"When a friend does that well, it's incredible. She's just hilarious and I know exactly what she's thinking just by looking at her," she says. "I see pictures and I go, 'I know what she's thinking about!' I'm very lucky because I know the fun, sarcastic, brilliant other side to her as well." The fact that Beckham invited Bunton to choose a dress for her 40th birthday in January would appear to support the picture she paints of their friendship.
When "Baby" joined the band in 1994, she was almost young enough to be in a school play herself. Now she has two children of her own - Beau, eight, and Tate, four - with her fiance, the singer Jade Jones, to whom she has been engaged since 2011. Although she could pass for 30, her woollen shawl, floral Kooples shirt and the glasses that frame her face give her the look of an elder stateswoman of pop.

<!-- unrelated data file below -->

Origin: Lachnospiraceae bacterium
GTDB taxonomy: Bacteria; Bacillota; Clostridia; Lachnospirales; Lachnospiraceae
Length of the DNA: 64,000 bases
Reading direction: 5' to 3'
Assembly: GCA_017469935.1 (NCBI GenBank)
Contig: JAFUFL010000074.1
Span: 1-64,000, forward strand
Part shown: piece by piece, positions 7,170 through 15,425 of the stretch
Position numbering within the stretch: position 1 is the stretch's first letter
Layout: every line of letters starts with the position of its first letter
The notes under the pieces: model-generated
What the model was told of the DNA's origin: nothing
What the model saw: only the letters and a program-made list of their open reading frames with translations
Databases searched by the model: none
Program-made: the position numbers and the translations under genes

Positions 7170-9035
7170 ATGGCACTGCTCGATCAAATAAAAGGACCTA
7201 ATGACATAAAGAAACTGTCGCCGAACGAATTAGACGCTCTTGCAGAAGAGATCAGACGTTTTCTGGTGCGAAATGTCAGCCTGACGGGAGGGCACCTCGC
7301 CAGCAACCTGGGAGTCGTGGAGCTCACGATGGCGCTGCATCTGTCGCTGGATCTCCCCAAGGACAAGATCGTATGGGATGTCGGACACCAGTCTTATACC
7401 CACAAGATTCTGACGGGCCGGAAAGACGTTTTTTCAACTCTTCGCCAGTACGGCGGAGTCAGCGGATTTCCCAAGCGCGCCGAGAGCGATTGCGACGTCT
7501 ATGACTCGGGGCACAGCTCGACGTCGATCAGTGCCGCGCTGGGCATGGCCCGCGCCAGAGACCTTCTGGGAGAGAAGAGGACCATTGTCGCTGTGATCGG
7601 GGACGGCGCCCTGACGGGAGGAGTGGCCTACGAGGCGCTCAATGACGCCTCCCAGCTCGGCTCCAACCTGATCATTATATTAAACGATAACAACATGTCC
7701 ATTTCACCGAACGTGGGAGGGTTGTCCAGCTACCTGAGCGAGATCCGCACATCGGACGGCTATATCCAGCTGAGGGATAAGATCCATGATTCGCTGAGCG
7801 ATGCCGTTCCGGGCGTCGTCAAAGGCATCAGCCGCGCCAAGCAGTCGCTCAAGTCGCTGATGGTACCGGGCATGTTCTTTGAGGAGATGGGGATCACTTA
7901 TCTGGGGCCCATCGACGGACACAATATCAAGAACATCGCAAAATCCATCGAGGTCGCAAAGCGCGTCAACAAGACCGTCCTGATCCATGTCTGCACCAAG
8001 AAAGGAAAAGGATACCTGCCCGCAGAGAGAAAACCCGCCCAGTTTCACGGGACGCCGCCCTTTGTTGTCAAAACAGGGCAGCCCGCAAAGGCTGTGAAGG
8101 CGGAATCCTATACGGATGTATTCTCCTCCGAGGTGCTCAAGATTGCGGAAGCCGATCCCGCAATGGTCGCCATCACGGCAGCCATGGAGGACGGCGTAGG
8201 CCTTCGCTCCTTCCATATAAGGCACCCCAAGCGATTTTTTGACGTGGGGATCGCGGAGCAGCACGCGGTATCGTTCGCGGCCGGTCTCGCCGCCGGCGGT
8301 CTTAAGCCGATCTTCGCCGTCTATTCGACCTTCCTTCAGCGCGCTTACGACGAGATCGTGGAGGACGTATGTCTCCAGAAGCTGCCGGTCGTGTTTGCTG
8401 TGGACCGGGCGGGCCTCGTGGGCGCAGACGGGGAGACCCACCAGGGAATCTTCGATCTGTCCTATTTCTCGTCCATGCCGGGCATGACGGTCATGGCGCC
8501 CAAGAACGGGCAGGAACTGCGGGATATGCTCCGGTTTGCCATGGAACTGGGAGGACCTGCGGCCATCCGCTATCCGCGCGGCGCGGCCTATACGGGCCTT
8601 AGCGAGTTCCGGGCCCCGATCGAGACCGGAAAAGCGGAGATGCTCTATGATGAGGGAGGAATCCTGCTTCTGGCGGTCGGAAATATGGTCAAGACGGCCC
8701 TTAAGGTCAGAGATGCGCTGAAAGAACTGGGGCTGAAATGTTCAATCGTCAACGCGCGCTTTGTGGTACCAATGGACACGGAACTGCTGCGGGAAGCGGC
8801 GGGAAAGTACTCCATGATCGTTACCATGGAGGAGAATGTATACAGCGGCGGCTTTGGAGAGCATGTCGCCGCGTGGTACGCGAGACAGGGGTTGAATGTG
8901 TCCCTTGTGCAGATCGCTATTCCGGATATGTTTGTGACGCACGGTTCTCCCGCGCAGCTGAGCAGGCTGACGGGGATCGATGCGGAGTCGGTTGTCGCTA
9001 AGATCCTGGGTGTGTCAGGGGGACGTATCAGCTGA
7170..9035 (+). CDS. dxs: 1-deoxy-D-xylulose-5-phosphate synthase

"Wouldn't that be amazing?" she agrees when I suggest a one-off gig at Wembley Stadium. "Fingers crossed. That's something we'd really love to do." While we talk, a phone rings in her bag. It's Geri Halliwell, formerly known as Ginger Spice. Bunton ignores it. "I'll speak to her after and tell her you suggested it," she says of the concert idea.
Meanwhile, there is her new early evening live television show to focus on. In BBC Two's Too Much TV, she pairs up with Rufus Hound, Sara Cox or Aled Jones, reviewing and previewing what's on the box. Her years of experience as a radio host come in handy here, but the programme has reportedly suffered disappointing audience figures.